Parking lots are riddled with potential hazards, from potholes, to shopping carts, to inattentive drivers. It is not surprising, then, that there are thousands of people who are injured in Maryland parking lots each year. A significant number of these injuries are the result of slip-and-fall accidents. Recently, a state appellate court issued a written opinion in a premises liability lawsuit arising out of a parking lot trip-and-fall.
As the court described the facts leading up to the filing of the case, the plaintiff was injured while she was returning a cart after shopping at the defendant grocery store. The plaintiff finished shopping and entered the shopping cart corral without issue, however, as the plaintiff was leaving the corral, she tripped on a raised crossbar connecting the ends of the corral. Evidently, the corral was hit by a delivery truck several months prior to the plaintiff’s accident, which bent the frame of the corral. As a result, the crossbar of the corral lifted off the ground by a little over an inch. It was this raised crossbar that caused the plaintiff to trip and fall.
The plaintiff initiated a premises liability lawsuit against the defendant. In response, the defendant argued that the plaintiff should not be permitted to recover for her injuries because the hazard that caused her injury, the raised crossbar, was open and obvious. The defendant explained that it had called to have the crossbar fixed, but hadn’t scheduled a day to have the repair completed. The defendant also noted that the plaintiff was able to safely enter the corral, suggesting she knew that the crossbar posed a potential hazard. The lower court agreed, and dismissed the plaintiff’s case. The plaintiff appealed.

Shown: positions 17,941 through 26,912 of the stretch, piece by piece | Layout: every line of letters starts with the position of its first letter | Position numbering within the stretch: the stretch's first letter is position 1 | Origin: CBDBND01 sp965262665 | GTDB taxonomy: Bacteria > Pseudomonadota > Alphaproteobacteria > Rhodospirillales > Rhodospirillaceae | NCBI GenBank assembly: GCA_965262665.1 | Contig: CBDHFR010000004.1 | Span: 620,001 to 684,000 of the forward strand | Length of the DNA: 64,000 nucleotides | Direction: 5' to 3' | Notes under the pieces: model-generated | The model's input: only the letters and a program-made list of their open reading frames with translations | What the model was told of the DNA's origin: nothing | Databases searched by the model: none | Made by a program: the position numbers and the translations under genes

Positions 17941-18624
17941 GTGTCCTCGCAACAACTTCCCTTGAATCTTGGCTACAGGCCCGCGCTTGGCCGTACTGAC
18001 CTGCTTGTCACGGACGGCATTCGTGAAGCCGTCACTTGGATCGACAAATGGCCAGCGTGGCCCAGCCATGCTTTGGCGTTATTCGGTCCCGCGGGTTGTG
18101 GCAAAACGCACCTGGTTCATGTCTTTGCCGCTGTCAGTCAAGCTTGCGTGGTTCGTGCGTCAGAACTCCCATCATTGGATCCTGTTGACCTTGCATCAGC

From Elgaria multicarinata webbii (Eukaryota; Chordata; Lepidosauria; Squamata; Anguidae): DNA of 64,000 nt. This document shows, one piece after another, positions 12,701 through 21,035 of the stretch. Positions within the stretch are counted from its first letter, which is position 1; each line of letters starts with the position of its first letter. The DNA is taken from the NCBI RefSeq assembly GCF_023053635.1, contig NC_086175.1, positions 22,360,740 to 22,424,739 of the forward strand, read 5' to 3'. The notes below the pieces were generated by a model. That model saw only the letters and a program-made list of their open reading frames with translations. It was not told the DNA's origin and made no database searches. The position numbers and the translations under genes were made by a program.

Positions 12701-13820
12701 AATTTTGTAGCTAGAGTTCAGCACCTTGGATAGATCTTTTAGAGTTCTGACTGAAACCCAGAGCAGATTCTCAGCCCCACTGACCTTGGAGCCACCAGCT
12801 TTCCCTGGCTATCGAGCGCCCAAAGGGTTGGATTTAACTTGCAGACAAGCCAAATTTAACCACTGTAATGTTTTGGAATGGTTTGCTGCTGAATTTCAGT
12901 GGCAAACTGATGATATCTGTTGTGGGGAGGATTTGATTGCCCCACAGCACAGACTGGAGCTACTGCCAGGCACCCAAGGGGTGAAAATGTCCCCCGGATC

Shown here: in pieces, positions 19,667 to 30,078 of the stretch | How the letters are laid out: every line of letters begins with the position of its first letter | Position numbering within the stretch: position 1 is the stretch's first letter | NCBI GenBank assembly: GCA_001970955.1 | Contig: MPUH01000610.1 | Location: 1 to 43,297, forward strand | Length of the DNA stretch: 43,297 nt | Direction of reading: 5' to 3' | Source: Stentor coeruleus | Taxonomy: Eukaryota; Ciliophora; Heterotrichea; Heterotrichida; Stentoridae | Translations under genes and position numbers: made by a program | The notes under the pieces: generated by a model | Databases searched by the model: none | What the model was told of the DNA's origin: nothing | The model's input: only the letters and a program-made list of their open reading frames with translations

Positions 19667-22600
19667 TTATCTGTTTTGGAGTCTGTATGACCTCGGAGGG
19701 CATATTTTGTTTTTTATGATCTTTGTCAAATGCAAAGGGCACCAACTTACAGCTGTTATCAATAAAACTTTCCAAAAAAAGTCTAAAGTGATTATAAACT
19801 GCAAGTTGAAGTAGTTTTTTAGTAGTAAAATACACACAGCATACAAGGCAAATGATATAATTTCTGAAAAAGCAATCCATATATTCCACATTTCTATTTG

On appeal, the court disagreed with the lower court’s decision, reinstating the plaintiff’s case. The court rejected the defendant’s arguments in turn. First, the court held that there was a question as to whether the cross bar was open and obvious. While the court acknowledged that the plaintiff must have known about the presence of the cross bar, there was no evidence suggesting that she knew the hazard it presented.
Regarding the fact that the plaintiff was able to enter the corral without issue, the court viewed pictures of the corral and noted that only part of the corral’s crossbar was raised. Thus, the court concluded that it was possible that the plaintiff entered the corral without noticing the raised crossbar.
Have You Been Injured in a Maryland Slip-and-Fall Accident?
If you or a loved one has recently been injured in a Maryland slip-and-fall accident, or any other accident occurring in a Maryland parking lot, contact the dedicated injury lawyers at the law firm of Lebowitz & Mzhen, LLC. At Lebowitz & Mzhen, we have over 20 years of experience helping accident victims recover compensation for their injuries, and look forward to discussing your case with you. To learn more, and to speak with a dedicated Maryland personal injury attorney about your case, call 410-654-3600 to schedule a free consultation today.